In Scotland, daily reported Covid cases have been falling since the start of the month. However, a decline in infection levels has only now appeared in the ONS data, with about one in 110 people in the community estimated to have had Covid in the most recent week, down from one in 80 the week before.

The new figures came as the R value for England, which reflects the situation over the past few weeks, was estimated to be between 1.1 and 1.4. This number indicates the average number of people one infected person goes on to infect, and is a slight fall on last week’s estimate of 1.2 to 1.4.

Experts have warned against reading too much into recent fluctuations in Covid datasets, suggesting there could be plenty of upticks and downturns to come.

“Cases are volatile at the moment, so [it is] not good to overinterpret short periods of time,” said Prof Steven Riley of Imperial College London, an expert in infectious disease dynamics and a member of the Scientific Pandemic Influenza Group on Modelling (Spi-M).

“I’m thinking about the next three months in two halves. There are quite a few reasons [why] prevalence will remain stable or in decline up to the start of September, but then the return of schools, increased workplace mixing, bad weather and a genuine attempt at ‘return to normal’ behaviour will bring upwards pressure.”

A document released on Friday from the Scientific Pandemic Influenza Group on Modelling, Operational sub-group (SPI-M-O) and dating to 14 July echoed Riley’s concerns.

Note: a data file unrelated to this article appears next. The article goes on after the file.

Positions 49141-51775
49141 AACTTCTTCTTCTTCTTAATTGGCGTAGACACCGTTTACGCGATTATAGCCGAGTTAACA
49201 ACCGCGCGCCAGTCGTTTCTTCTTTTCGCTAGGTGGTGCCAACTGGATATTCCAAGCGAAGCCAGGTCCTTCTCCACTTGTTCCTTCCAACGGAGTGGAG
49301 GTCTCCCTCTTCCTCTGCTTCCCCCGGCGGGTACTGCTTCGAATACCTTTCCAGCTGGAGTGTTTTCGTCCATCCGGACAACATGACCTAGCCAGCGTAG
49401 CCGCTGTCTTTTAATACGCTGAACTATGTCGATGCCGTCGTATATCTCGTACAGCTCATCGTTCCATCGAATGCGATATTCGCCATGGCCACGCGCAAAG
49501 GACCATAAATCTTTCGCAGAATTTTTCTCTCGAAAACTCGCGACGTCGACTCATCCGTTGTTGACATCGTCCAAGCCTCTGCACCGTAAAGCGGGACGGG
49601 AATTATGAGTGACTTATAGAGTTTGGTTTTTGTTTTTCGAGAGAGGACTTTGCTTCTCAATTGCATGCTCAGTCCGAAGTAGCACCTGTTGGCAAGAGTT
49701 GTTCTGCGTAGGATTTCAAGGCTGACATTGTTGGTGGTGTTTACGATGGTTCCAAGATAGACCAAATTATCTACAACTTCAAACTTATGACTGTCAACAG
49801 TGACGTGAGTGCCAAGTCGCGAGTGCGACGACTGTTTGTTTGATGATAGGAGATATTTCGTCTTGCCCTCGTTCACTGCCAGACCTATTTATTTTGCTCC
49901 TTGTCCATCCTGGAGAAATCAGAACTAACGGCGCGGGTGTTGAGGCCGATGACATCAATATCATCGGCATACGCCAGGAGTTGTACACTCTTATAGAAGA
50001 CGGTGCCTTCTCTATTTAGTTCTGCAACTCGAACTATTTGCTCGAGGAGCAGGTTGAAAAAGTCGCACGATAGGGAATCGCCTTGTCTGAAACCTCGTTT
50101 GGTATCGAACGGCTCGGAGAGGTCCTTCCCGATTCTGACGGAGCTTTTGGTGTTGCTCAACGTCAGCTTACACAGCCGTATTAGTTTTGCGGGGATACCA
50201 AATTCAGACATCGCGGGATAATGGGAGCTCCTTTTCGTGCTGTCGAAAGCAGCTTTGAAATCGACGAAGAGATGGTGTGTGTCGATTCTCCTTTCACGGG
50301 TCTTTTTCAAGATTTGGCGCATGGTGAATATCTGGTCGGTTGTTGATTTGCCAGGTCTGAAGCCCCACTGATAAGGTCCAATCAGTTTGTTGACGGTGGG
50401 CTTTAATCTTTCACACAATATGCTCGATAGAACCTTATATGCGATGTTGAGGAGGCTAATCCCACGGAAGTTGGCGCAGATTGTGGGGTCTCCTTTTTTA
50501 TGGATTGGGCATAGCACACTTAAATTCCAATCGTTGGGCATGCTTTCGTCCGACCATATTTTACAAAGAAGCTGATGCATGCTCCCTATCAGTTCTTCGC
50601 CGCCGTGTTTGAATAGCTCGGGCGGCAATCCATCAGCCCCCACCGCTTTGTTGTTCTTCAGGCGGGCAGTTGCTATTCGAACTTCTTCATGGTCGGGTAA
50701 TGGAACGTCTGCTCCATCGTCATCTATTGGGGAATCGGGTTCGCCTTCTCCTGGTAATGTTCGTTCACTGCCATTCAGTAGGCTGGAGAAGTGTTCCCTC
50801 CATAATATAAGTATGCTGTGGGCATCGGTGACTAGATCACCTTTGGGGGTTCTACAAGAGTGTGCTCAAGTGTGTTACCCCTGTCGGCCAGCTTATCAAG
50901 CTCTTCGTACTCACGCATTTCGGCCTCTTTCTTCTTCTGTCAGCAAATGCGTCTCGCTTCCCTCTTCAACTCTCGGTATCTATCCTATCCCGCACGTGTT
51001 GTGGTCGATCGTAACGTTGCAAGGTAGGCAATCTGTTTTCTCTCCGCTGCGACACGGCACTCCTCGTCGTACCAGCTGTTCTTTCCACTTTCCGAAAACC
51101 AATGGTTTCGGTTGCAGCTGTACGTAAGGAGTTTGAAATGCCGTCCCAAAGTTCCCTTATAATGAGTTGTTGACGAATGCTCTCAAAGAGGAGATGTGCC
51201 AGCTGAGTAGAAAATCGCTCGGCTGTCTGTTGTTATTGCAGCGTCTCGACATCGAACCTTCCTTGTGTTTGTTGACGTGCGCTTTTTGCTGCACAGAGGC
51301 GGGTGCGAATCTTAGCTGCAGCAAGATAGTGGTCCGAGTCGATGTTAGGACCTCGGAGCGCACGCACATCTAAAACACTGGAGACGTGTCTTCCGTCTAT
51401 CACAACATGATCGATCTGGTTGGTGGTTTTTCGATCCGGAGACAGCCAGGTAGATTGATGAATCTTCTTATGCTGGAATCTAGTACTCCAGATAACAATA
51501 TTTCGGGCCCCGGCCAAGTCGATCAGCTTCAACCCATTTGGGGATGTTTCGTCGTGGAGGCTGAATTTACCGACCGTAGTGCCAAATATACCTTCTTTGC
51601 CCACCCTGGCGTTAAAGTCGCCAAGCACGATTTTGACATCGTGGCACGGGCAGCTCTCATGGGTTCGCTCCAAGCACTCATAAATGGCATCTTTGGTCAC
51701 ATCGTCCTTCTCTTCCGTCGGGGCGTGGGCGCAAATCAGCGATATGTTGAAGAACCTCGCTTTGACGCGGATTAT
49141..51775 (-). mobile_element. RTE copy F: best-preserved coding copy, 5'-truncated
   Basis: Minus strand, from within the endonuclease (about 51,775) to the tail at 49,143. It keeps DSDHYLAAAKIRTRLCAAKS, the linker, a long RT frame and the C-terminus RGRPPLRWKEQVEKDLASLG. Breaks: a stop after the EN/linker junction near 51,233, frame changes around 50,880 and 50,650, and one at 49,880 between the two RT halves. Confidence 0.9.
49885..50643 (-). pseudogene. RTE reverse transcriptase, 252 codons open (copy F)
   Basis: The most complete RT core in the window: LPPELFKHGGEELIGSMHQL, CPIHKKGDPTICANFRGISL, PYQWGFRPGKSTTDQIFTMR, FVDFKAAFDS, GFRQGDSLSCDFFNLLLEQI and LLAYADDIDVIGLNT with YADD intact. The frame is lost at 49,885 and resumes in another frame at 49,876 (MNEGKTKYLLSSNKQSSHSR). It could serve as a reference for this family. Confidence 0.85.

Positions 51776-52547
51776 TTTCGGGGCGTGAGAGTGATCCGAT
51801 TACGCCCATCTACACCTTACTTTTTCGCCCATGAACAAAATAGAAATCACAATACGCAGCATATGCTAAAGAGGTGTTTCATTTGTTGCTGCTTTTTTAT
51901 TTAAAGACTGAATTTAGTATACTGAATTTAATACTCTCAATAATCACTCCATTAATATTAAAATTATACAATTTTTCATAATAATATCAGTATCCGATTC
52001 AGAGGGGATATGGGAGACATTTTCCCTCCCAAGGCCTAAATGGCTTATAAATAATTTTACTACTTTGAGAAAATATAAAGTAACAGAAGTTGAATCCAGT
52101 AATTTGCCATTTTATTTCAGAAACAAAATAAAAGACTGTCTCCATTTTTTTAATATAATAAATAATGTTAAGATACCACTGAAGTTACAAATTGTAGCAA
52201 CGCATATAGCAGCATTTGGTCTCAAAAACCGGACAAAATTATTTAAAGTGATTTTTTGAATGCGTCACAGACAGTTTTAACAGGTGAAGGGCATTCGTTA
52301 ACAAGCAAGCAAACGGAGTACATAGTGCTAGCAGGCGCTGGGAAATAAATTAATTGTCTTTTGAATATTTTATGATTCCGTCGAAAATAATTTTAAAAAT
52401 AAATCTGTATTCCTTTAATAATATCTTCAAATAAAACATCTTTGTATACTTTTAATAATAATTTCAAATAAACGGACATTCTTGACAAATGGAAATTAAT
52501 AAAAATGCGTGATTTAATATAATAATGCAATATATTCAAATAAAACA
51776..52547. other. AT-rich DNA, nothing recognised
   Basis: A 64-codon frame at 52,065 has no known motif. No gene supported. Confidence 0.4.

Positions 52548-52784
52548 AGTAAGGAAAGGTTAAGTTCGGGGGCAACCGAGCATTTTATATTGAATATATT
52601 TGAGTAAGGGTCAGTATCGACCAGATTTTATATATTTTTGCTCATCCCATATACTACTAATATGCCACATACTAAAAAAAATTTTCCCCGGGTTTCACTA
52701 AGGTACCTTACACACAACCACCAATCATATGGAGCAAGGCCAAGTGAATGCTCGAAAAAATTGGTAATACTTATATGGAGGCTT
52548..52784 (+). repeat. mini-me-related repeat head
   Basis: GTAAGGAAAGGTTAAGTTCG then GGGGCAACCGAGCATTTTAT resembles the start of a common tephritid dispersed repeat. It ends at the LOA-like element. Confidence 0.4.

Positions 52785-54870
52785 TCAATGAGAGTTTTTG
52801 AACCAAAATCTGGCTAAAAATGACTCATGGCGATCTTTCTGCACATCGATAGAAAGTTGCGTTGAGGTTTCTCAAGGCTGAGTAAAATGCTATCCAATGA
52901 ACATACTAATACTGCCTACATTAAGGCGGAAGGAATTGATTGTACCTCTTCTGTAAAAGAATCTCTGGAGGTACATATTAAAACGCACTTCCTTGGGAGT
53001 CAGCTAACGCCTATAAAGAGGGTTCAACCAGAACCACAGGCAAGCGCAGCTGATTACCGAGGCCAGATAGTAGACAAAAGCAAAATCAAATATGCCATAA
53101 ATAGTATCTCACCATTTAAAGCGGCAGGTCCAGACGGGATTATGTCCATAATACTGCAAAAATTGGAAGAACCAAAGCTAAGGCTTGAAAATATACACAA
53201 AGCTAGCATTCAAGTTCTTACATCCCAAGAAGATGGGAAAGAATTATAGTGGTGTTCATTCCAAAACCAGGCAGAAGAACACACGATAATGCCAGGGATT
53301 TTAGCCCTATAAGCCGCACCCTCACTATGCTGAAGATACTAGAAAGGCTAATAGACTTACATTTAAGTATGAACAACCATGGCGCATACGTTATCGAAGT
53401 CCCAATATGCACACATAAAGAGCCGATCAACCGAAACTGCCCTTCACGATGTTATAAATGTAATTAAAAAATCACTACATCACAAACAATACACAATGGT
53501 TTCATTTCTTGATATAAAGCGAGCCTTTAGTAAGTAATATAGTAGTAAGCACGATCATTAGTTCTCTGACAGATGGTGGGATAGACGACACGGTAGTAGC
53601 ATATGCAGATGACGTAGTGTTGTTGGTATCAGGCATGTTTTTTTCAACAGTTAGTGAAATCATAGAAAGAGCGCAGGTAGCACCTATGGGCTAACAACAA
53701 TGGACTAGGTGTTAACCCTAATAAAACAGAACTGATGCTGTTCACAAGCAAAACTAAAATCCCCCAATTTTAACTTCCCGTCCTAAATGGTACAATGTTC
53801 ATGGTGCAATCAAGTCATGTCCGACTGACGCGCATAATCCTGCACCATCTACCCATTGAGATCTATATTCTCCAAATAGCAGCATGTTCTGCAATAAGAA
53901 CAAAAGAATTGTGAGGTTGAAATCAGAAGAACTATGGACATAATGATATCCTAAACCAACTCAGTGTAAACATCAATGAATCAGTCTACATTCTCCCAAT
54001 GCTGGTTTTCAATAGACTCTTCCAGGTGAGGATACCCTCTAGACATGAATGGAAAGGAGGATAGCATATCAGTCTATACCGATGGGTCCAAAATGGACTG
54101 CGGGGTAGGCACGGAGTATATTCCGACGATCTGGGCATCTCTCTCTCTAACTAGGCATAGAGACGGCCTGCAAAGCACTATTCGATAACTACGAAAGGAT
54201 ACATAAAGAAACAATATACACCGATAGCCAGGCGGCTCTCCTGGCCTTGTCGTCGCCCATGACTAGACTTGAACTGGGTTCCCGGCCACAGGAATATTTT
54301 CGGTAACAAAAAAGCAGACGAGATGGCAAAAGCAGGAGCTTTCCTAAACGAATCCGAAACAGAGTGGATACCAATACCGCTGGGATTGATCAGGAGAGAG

“SPI-M-O is concerned that September and October 2021 will be a particularly risky point in the trajectory of the epidemic. It is likely behaviours will take time to return to more normal levels and, if this coincides with the return of schools and universities in the autumn, significant pressures on healthcare could be seen.”

The experts also stressed the need for global surveillance, particularly of new variants, and vaccination to bring Covid infections worldwide under control.

“Any increase in foreign travel over the summer and the return of international students to universities in the autumn is of particular concern,” the document noted.

Prof Rowland Kao of the University of Edinburgh, who also contributes to Spi-M, cautioned it could take time for the picture to become clear, adding the impact of relaxing Covid restrictions had yet to become fully apparent.

“Even if there is a long-term trend downwards, we would expect bumps in the road – and if you look at the overall pattern there have been, in the past, multiple consecutive days of an apparent trend, but then it disappears again,” he said. “Having said that, we are at the stage where the impact of the release of restrictions on the 19th [July] might start to show up more … so we should be watching those trends closely.”